Tiny yellow spots in the back of the eye could be an early warning sign of dementia, new research suggests.

The spots, called "hard drusen", are small deposits of fat and calcium that form in a layer underneath the retina and can be seen in scans.

The spots are a common symptom of ageing, often seen in people over 40, and have long been thought to be harmless.

Our gut feeling is that the eye is mirroring what's occurring in the brain.

But new research from Queen's University in Belfast, shows how Alzheimer's sufferers have many more of the yellow or white hard dots than healthy people, reports The Daily Mail.


The study also suggests changes in blood vessels in the eye could be linked to the development of dementia.

Scientists say scanning for the spots and examining the eye's blood vessels could be a "valuable tool in Alzheimer's disease monitoring".

David Allamby, laser eye surgeon and medical director of London's Focus Clinic said: "The eyes have long been thought of as a window to the body, where the health of the eye is a reflection of the general health of the person.

"You can often detect the early signs of heart disease, diabetes and even brain tumour through a simple eye test.

"And the eye's retina is part of the central nervous system, and shares many structural and functional features with the brain.

"So examining the eye could therefore be a monitoring tool for the changes in the brain also."

The study was led by Queen's University's Dr Imre Lengyel, whose team scanned the eyes of 117 patients aged between 60 and 92.

A quarter of people with Alzheimer's have the yellow spots

He discovered 25 per cent of patients with Alzheimer's have the yellow spots behind their eyes.

While hard drusen are considered to be harmless, soft drusen are known to be a risk factor for developing age-related macular degeneration, which is vision damaging.

Researchers also found people with Alzheimer's have thicker blood vessels in their eyes, slowing blood flow.

They say this could be a warning sign for vascular dementia, in which the brain declines because of reduced blood flow.

Eye scanning cheaper than brain scans

Dr Lengyel said: "A brain disease is difficult to diagnose through the eye.

"But we can use ophthalmologic imaging to chart progression of the disease and monitor the effectiveness of medications used to combat it.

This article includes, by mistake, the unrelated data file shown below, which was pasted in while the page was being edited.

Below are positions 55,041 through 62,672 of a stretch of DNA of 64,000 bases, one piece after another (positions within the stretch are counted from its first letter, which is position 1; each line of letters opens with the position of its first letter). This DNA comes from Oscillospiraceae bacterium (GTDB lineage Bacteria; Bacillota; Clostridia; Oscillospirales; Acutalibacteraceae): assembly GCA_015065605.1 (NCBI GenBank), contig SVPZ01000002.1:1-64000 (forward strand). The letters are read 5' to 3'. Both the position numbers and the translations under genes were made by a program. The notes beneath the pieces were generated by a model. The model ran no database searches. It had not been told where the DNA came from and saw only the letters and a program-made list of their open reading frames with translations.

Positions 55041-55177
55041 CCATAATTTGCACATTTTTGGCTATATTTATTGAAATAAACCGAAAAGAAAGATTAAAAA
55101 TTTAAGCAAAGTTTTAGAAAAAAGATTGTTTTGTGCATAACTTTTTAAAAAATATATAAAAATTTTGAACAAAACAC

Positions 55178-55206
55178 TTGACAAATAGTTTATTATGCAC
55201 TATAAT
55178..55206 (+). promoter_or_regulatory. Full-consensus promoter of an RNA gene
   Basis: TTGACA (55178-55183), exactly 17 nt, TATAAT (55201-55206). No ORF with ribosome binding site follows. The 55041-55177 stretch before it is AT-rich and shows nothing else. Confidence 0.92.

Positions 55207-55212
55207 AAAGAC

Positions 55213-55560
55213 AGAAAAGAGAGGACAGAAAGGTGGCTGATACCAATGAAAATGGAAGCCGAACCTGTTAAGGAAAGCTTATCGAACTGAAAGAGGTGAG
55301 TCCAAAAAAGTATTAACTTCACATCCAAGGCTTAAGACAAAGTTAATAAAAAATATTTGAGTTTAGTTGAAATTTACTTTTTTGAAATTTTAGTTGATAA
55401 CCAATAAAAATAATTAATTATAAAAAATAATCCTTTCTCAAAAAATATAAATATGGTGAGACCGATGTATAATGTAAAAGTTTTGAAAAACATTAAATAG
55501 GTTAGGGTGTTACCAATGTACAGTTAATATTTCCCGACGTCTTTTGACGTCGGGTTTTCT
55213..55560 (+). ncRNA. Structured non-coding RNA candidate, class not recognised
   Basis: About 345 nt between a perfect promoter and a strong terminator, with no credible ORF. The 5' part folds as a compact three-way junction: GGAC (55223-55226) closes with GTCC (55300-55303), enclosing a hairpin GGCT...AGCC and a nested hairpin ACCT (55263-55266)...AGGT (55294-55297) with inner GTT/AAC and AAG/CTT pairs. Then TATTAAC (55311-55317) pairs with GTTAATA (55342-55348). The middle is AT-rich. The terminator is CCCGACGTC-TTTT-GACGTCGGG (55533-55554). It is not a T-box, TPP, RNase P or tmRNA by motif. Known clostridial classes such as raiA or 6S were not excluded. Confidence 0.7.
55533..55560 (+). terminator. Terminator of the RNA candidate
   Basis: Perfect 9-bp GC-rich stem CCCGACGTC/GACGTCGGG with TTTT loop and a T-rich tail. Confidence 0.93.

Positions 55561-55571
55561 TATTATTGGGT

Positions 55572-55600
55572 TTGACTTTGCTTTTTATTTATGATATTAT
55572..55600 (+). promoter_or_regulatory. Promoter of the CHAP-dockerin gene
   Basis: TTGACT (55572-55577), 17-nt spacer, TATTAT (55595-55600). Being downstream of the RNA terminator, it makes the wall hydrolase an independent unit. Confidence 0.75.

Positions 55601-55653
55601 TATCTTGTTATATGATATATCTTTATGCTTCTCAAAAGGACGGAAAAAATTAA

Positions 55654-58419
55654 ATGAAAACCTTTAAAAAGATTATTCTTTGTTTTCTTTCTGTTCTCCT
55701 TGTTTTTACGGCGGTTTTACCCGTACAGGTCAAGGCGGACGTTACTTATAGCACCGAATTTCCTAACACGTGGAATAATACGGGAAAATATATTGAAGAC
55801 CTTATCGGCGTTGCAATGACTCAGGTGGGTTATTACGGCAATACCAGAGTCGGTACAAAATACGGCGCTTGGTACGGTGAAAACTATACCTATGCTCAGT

"It's also about finding cheaper methodologies.

"Brain scanning costs thousands of pounds per scan. And you can't perform scans often because they use radioactive tracers which can be harmful to the body.

"An eye imaging session would comprise 20 seconds of time and is very non-invasive.

"It's exciting. We really hope that eye imagining will be a powerful tool in monitoring Alzheimer's progression."

There are 850,000 people with dementia in the UK, and numbers are predicted to rise to more than a million by 2025, according to the Alzheimer's Society.

Alzheimer's disease is the most common type of dementia, affecting 62 per cent of those diagnosed.

Other types of dementia include vascular dementia, which affects 17 per cent of patients, and mixed dementia which affects 10 per cent of those diagnosed.

How the research was carried out

Dr Lengyel and his team used state-of-the-art ultra-widefield (UWF) retinal imaging scanning equipment on a group of 117 patients from west London.

They ranged in age from 60 to 92, and 56 of them had Alzheimer's while 48 acted as "controls" for the experiment.

He discovered that one in four of the Alzheimer's patients had hard drusen, but only one in 25 of those without the disease had them.

Dr Lengyel said: "At the two-year follow up examination conducted on those who were still able to comply, we found that there were more areas associated with drusen deposition in Alzheimer's disease.

"But we also observed a consistently higher increase in drusen numbers in all patients when compared to controls."

Thicker blood vessels could point to bad blood flow to the brain

In his study Dr Lengyel also found people with Alzheimer's have thicker blood vessels in their eyes.

He revealed: "The team were able to use imaging to measure the thickness of the vessels in the eye.

"What they found was that in Alzheimer's disease patients there are measurably thicker vessels.

"And if the vessels widen, then the blood flow slows down.

"Our gut feeling is that the eye is mirroring what's occurring in the brain. Although it's not exactly the same, it's the same type of change."

Writing in the journal Ophthalmic Research he added: "If the observations made in this initial study remain robust, then routine UWF imaging might achieve an earlier and thereby clinically opportune and cost-effective method for monitoring the progression of Alzheimer's disease and identifying individuals at a high risk of developing Alzheimer's disease."

Symptoms of dementia include memory loss, confusion and problems with speech and understanding. Dementia is a terminal condition.

Roughly one in six people over the age of 80 have dementia - but there are also more than 40,000 people under 65 with dementia in the UK.

There is currently no cure for Alzheimer's disease, but there is medication available that can temporarily reduce the symptoms.

Early intervention is critical

David Allamby added: 'Previous studies looking at the relationship between the eyes and Alzheimer's had looked at a protein known as beta-amyloid plaque.

"Research showed that elevated levels of this biomarker was a precursor for dementia, with Alzheimer's sufferers having more than twice as much of this protein in their retinas as non-sufferers.

"This new study instead looks at hard drusen as a biomarker, found in a different area of the eye.

"It could prove valuable indeed when it comes to predicting Alzheimer's, particularly as early medical intervention is so critical when it comes to treating this terrible condition."